Recently, Volunteer Coordinator for the BLC, Lisa Brown, sat down to interview Hue Gioi, a practicing Buddhist monk about his volunteer experience at the Boston Living Center. Hue Gioi has been offering meditation classes at the BLC on Tuesday afternoons for the past few weeks.
Tell me a bit about your choice to become ordained as a monk…
I was inspired by my sister. She had a little bit of a wild side, and after college she moved to Hawaii. She had this long beautiful blond hair, and when she came back she had shaved her head. She was really different, she was centered and strong and she had been practicing meditation. I was about 16 at the time, and it had a big effect on me. I used meditation for about six years to support my acting, before and during college. I wanted to be an actor because I was interested in people. While acting and meditating I became more and more interested and just before I was going to head to LA to pursue my acting career, I decided to go on a retreat to find out who I was. I had met a monk who embodied what I had been studying and practicing. I was going to be on my retreat for three months and that turned to six months, and I realized it takes a lifetime. I found this life very fulfilling and decided in about six months that I wanted to become ordained. I’ve been a practicing monk for almost six years now.
Why did you choose to offer your skills to the BLC?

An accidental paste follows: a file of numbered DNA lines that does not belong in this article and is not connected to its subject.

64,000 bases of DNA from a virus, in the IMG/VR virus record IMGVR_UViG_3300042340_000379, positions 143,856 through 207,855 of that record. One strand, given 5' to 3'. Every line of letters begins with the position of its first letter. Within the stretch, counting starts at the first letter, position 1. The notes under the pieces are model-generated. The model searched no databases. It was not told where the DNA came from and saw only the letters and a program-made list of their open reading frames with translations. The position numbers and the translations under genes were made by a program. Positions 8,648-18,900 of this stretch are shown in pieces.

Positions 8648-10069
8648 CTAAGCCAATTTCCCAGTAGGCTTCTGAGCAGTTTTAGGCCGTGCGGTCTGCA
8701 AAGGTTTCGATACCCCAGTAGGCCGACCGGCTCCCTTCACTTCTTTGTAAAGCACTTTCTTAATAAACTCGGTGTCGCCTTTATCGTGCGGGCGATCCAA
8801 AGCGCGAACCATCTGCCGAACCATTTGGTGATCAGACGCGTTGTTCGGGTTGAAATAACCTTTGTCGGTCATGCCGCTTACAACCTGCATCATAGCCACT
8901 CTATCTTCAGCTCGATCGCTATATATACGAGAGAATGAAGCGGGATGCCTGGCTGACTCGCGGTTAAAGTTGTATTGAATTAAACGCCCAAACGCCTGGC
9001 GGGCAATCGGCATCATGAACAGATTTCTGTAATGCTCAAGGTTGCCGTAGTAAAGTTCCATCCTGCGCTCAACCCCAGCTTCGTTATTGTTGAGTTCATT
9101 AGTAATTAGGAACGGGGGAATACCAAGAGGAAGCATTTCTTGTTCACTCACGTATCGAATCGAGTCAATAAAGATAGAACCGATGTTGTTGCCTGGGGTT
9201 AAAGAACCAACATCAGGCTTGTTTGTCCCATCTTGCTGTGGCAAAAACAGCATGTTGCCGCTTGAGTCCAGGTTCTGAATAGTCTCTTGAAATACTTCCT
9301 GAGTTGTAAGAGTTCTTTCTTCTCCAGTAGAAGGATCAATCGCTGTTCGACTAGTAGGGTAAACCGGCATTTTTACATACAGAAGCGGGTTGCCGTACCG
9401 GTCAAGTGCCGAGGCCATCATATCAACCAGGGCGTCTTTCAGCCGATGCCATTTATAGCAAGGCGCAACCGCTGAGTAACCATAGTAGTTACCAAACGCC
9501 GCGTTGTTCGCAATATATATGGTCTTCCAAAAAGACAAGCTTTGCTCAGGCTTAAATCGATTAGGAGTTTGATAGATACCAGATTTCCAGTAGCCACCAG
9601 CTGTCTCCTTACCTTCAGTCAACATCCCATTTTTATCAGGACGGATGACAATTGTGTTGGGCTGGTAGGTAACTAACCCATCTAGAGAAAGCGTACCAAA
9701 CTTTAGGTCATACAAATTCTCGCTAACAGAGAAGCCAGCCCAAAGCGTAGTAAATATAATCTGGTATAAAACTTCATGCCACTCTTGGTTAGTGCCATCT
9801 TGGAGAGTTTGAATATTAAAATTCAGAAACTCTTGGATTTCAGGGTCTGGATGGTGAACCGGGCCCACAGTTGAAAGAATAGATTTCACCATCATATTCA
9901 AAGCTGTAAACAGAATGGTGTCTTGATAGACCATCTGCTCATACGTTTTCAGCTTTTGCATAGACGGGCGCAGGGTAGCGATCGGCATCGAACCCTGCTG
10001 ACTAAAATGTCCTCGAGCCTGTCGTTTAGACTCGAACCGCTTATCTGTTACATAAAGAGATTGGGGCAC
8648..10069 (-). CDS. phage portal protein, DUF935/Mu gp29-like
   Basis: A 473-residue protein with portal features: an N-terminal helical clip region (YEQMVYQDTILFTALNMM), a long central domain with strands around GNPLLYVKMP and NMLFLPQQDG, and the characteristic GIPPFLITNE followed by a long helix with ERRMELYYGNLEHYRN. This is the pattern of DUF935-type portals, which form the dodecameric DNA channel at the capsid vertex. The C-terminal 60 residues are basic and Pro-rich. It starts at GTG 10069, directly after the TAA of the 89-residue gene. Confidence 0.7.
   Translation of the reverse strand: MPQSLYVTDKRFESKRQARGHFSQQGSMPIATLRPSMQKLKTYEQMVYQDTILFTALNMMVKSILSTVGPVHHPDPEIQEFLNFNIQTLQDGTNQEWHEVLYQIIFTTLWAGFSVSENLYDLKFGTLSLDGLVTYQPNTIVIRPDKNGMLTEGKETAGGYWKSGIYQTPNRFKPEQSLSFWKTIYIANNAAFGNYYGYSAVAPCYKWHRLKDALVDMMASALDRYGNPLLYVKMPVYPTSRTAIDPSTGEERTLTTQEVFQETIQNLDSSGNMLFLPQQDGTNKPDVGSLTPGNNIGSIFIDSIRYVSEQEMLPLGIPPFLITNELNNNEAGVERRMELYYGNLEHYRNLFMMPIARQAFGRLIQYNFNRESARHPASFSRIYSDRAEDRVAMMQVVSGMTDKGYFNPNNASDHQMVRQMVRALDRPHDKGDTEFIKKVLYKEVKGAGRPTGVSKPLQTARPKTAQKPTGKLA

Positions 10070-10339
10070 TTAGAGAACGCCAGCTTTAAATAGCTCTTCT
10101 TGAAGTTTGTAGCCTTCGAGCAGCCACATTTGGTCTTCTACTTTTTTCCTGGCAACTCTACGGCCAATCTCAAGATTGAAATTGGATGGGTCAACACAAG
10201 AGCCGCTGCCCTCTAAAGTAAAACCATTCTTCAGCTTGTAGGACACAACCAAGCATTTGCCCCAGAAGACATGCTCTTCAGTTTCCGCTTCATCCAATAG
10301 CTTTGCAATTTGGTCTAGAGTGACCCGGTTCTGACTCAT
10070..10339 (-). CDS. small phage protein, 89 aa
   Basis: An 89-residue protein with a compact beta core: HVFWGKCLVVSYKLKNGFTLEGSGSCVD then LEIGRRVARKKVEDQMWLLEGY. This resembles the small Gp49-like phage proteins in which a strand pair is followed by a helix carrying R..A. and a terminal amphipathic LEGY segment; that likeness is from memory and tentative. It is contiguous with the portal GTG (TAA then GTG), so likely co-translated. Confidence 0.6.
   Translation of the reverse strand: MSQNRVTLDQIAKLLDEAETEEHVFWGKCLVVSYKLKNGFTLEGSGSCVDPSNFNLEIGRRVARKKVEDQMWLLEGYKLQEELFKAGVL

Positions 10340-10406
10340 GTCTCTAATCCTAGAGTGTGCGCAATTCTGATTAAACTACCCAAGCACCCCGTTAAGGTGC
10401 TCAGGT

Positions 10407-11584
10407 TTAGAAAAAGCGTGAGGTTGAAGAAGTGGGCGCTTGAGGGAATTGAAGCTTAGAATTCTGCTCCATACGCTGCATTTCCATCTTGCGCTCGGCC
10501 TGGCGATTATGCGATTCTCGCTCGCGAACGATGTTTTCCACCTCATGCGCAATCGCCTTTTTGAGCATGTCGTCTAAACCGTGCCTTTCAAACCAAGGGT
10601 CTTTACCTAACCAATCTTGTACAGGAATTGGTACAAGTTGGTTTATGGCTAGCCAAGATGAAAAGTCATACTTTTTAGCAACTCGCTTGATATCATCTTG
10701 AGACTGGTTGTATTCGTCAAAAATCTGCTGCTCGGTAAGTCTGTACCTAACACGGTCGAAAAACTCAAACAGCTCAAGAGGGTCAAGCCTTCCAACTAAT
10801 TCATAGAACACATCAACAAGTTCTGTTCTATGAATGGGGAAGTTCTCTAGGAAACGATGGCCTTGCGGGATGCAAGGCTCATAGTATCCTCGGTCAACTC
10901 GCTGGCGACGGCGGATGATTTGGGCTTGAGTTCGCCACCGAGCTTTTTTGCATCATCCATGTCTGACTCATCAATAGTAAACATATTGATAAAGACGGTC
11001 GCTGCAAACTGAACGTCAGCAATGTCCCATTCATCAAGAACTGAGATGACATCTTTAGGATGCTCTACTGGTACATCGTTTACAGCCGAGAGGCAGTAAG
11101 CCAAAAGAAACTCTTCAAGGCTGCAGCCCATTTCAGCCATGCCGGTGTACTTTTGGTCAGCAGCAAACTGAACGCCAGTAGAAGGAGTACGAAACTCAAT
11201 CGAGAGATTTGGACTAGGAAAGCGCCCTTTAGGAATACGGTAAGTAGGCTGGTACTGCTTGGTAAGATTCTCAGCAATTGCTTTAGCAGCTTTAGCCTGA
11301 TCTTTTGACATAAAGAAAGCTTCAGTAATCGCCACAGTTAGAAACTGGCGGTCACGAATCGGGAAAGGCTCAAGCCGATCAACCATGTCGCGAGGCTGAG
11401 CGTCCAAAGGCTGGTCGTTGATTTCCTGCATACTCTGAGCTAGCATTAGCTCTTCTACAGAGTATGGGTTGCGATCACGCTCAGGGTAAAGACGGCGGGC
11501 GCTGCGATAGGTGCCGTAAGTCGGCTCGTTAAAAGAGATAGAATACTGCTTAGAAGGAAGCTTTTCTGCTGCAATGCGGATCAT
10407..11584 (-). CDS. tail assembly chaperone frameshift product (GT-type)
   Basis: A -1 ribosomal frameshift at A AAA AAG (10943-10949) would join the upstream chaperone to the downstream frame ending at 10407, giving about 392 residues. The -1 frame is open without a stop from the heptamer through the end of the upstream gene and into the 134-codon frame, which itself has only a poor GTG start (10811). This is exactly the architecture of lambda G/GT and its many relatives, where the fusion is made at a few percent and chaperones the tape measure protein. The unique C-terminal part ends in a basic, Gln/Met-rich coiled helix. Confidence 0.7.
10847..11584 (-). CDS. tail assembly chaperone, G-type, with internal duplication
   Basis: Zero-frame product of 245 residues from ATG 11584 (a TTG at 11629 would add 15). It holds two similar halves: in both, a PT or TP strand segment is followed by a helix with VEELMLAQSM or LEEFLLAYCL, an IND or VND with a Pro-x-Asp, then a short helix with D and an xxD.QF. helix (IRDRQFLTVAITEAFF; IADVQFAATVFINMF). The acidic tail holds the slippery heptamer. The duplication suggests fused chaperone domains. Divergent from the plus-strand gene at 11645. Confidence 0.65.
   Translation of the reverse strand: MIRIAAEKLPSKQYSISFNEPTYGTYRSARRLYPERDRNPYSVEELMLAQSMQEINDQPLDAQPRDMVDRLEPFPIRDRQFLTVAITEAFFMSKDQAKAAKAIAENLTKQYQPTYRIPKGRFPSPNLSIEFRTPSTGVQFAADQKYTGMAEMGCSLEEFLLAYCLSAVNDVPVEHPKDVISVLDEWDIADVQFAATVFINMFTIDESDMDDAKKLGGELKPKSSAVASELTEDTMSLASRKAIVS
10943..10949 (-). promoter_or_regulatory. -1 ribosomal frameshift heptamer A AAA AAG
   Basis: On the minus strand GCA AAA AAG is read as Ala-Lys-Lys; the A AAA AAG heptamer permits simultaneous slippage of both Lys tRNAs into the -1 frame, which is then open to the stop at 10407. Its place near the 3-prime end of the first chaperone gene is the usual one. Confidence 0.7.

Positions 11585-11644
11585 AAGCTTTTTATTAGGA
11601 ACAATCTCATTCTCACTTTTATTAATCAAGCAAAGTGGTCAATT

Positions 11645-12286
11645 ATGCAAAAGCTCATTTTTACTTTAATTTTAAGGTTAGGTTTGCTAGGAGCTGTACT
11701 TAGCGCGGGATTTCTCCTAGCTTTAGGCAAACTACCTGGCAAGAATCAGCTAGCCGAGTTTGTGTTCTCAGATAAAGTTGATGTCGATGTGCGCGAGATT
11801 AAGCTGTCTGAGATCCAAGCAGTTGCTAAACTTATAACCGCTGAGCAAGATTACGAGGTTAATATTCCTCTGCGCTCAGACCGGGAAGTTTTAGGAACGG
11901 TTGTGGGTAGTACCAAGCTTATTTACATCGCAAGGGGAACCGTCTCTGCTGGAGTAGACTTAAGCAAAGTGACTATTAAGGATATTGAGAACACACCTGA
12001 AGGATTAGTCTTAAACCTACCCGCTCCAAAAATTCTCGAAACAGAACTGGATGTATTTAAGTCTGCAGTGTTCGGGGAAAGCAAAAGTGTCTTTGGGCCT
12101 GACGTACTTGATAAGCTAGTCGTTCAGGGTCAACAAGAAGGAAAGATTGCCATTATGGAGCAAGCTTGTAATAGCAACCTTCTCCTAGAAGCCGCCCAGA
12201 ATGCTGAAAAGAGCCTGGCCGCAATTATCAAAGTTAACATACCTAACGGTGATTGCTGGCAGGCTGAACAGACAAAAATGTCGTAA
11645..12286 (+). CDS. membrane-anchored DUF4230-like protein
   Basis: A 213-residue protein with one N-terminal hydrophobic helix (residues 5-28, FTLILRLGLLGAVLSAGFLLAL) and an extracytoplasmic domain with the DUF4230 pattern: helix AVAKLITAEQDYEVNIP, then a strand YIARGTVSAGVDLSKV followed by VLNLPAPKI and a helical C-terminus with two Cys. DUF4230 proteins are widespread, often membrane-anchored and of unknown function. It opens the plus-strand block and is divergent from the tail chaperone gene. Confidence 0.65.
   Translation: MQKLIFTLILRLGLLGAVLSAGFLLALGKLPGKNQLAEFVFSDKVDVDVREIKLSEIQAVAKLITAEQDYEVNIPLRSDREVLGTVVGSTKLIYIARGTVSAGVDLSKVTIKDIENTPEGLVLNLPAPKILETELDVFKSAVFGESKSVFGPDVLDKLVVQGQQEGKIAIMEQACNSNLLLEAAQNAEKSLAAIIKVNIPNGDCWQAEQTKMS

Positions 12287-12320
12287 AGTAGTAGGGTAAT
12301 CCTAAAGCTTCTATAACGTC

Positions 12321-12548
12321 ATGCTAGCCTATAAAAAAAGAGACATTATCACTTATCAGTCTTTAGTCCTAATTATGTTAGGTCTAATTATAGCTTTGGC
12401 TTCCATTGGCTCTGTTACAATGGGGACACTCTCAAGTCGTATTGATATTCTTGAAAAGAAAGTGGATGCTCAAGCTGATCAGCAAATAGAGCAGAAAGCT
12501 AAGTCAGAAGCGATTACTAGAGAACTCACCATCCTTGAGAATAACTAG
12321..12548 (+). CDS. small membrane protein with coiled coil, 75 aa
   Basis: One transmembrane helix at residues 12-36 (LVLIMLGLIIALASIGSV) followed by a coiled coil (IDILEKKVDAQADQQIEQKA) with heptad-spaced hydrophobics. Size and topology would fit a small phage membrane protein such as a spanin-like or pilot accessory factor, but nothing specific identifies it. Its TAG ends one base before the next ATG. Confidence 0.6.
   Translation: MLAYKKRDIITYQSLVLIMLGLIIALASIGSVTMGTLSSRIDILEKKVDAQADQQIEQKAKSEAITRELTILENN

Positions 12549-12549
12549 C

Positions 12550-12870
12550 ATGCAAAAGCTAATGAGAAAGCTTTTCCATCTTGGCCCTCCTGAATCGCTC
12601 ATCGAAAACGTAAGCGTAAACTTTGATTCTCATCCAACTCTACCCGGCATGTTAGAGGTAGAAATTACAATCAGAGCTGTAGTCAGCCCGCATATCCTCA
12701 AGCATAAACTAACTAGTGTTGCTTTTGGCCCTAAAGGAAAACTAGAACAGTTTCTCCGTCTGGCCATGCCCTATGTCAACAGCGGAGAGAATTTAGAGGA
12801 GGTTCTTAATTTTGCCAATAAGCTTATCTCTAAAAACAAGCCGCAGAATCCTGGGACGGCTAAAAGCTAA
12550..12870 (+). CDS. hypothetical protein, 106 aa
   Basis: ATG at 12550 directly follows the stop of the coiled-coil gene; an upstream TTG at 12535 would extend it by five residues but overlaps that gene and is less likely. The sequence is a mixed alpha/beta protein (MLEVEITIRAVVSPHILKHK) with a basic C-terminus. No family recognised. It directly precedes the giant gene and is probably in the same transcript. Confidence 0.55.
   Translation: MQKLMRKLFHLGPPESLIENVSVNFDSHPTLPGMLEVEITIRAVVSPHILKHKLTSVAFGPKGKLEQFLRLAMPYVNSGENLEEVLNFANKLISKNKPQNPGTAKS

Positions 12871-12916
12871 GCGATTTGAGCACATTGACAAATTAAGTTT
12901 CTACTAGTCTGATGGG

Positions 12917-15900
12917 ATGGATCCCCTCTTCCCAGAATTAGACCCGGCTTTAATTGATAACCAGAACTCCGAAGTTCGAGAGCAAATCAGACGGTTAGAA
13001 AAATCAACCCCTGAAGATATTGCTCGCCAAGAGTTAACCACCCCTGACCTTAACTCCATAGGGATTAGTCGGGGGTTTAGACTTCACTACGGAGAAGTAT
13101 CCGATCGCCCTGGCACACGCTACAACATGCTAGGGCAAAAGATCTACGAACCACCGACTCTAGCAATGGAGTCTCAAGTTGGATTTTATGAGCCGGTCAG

I had wanted to volunteer, and as a child I had been sick a lot and in the hospital repeatedly with illnesses, being ill had been a big part of my life. While I was in Burma I contracted typhoid in the jungle and had to be rushed to the hospital alone from the monastery. There had been a cyclone and the hospital was very rustic and had no windows, allowing in rain and flies. Food was not provided by the hospital; a monk had come to stay with me and slept on the floor. However, strangers offered their help to me bringing food, some ladies came by to sing to me and rub my feet. I also helped myself by meditating, it’s a great way to help become calm and it’s an easily learned skill. I promised myself to help others in similar situations.
How long have you been practicing and teaching meditation?
I’ve been practicing for about Four years and teaching for about two years.
Why is meditation beneficial for someone living with HIV? (also see video http://www.youtube.com/watch?v=oZi9XL1mbpg)
Well putting aside the fact that someone who has HIV; meditation can be helpful for anybody who is under any stress. It helps you to be able to center yourself, to come back to yourself, and to calm down in many kinds of difficult situations. Specifically with people with HIV or sickness- any other illnesses…Meditation has been shown in different studies recently to boost the immune system, and to elevate your mood, and I think these are two factors that play a really important role, not just…you know, in keeping somebody healthy but in somebody’s quality of life. And I think that’s what I’m interested in helping…because I can’t do it, I can’t meditate for somebody else, but helping others to kind of help themselves and enriching their quality of life.
What do you enjoy most about working with the membership of the BLC?
The overall support and care and appreciation within the staff- and members are also appreciative, and there is an earnest…honesty of trying something new and different. There is a mutual respect throughout the center- everyone helps everyone- teacher, student, staff and guests.
Anything else you want people to know about Buddhism or Meditation?
If there is one thing I want people to know it’s that- no matter race, or religion, or beliefs, you can practice meditation to deepen your religion or your knowledge of self.